Artistic repair of chipped front teeth.
Oral Health for Children (ages 3-12)
Tooth decay is the most common chronic disease of childhood, yet it’s also highly preventable. To maintain oral health, your child will need to develop a good oral hygiene routine at home; learn healthy eating habits; and see the dentist regularly for checkups and professional cleanings.
Age 3 is usually a good time to start teaching your child to brush with a soft, child’s size toothbrush and a pea-sized amount of fluoride toothpaste. Fluoride not only strengthens teeth, it can also reverse microscopic cavities that are beginning to form in the enamel. It’s important not to swallow excess fluoride, though, so teach your little ones how to spit after brushing. Although toddlers often want to do the whole brushing job themselves, children are usually not fully capable of cleaning every tooth surface until around age 6. So make sure you still take your turn each day until you are confident in your child’s ability to do a thorough (but gentle) job. Flossing may take even more time to master.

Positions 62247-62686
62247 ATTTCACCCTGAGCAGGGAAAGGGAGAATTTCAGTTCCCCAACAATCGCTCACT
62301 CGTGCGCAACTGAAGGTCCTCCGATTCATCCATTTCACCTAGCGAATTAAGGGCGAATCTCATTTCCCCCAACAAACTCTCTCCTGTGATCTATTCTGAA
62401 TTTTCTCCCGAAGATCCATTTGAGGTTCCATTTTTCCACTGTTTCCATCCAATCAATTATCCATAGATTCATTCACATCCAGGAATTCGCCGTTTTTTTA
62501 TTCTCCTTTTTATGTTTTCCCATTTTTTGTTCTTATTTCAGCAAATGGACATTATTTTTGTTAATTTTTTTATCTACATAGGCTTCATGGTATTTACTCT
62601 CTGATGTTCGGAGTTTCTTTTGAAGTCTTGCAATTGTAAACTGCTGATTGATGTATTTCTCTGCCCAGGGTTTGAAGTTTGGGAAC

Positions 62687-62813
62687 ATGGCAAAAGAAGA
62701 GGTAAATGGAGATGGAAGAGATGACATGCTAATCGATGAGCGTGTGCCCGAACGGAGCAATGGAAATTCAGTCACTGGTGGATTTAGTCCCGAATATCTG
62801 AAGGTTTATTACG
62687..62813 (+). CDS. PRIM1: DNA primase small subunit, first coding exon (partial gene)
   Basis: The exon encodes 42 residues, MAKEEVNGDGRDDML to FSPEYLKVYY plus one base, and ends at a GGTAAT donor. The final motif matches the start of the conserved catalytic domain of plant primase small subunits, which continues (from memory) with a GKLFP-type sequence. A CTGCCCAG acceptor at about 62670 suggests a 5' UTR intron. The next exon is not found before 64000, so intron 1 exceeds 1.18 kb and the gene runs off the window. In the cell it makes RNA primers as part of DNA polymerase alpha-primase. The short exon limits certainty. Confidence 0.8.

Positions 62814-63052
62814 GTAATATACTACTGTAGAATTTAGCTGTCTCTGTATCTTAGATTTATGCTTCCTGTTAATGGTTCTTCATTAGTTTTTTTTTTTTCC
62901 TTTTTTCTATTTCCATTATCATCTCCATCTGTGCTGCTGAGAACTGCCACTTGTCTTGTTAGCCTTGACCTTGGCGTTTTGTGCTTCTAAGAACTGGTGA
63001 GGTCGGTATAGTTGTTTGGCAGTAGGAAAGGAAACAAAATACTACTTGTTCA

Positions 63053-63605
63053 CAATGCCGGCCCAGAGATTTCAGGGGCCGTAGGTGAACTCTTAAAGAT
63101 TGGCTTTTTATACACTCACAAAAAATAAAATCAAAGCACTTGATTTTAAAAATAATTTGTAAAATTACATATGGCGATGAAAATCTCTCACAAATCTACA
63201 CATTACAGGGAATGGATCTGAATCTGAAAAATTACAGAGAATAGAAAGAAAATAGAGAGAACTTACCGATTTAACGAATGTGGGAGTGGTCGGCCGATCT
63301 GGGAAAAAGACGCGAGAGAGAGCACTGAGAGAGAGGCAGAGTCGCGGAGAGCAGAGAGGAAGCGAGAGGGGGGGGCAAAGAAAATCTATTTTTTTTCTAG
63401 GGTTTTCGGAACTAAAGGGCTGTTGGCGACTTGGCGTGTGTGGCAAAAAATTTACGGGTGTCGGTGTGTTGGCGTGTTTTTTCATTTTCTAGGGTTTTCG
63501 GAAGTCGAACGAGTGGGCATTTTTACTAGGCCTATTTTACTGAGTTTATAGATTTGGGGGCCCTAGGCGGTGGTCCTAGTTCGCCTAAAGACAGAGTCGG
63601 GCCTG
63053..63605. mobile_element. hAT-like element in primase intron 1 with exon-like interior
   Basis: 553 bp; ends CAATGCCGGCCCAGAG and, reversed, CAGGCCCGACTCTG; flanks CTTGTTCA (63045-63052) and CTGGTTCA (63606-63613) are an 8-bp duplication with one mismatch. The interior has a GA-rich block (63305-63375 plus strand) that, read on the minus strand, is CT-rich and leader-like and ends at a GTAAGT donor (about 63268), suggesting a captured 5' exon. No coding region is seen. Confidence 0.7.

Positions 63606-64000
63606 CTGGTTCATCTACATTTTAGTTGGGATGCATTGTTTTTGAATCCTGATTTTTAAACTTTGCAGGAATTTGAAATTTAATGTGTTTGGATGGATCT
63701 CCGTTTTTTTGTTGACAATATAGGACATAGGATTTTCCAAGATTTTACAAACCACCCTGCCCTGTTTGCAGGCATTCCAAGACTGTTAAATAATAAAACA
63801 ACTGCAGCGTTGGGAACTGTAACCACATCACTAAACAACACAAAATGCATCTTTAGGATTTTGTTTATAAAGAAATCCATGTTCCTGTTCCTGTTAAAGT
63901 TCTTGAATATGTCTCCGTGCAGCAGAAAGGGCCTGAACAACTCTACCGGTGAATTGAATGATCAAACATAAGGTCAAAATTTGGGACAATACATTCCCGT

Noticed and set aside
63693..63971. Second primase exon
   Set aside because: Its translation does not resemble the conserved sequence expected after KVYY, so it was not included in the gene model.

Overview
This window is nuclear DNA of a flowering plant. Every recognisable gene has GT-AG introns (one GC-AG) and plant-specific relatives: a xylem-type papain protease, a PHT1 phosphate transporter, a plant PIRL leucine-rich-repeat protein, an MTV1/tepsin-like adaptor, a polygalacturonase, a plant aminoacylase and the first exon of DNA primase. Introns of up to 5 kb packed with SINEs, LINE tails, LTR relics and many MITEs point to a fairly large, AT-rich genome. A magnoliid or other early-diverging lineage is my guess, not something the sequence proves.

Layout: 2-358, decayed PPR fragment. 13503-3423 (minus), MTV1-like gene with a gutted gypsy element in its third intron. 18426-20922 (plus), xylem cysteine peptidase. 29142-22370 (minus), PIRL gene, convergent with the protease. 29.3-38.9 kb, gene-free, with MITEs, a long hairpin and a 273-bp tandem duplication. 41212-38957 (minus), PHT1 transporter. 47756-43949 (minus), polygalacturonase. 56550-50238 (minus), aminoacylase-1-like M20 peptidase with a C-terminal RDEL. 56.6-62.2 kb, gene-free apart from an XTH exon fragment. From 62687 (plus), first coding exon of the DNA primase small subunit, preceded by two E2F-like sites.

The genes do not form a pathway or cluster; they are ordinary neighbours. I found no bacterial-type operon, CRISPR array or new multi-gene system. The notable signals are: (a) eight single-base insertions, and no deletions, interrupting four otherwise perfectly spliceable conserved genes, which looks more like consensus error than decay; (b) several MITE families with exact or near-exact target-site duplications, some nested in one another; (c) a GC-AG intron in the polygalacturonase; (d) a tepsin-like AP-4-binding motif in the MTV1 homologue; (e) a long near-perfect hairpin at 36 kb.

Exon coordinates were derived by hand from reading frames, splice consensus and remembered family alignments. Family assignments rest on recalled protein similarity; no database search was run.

In order to make sure your children’s diet is promoting oral (and general) health, you have to pay attention not only to what they eat but also to what they drink. Soda and juice contain bacteria-nourishing sugar and tooth-eroding acid; it’s a double whammy that’s devastating to teeth and can promote childhood obesity.
All kids should have regular dental checkups and professional cleanings. To provide extra decay-resistance, your child will likely receive topical fluoride treatments at each regular appointment. Your child’s dentist might also recommend dental sealants — plastic coatings that smooth out deeper grooves in the back teeth where decay-causing bacteria and the food debris that feeds them can collect. Like fluoride treatments, sealants are painless, effective and inexpensive. The dentist will also keep an eye out for any developing orthodontic issues. These normally become apparent by age 7, which is when an orthodontic evaluation is recommended. Treatment, if needed, will usually begin around age 11 or 12.
Act fast to save a knocked-out permanent tooth.
The world’s most widespread disease.
What to do when it goes on too long.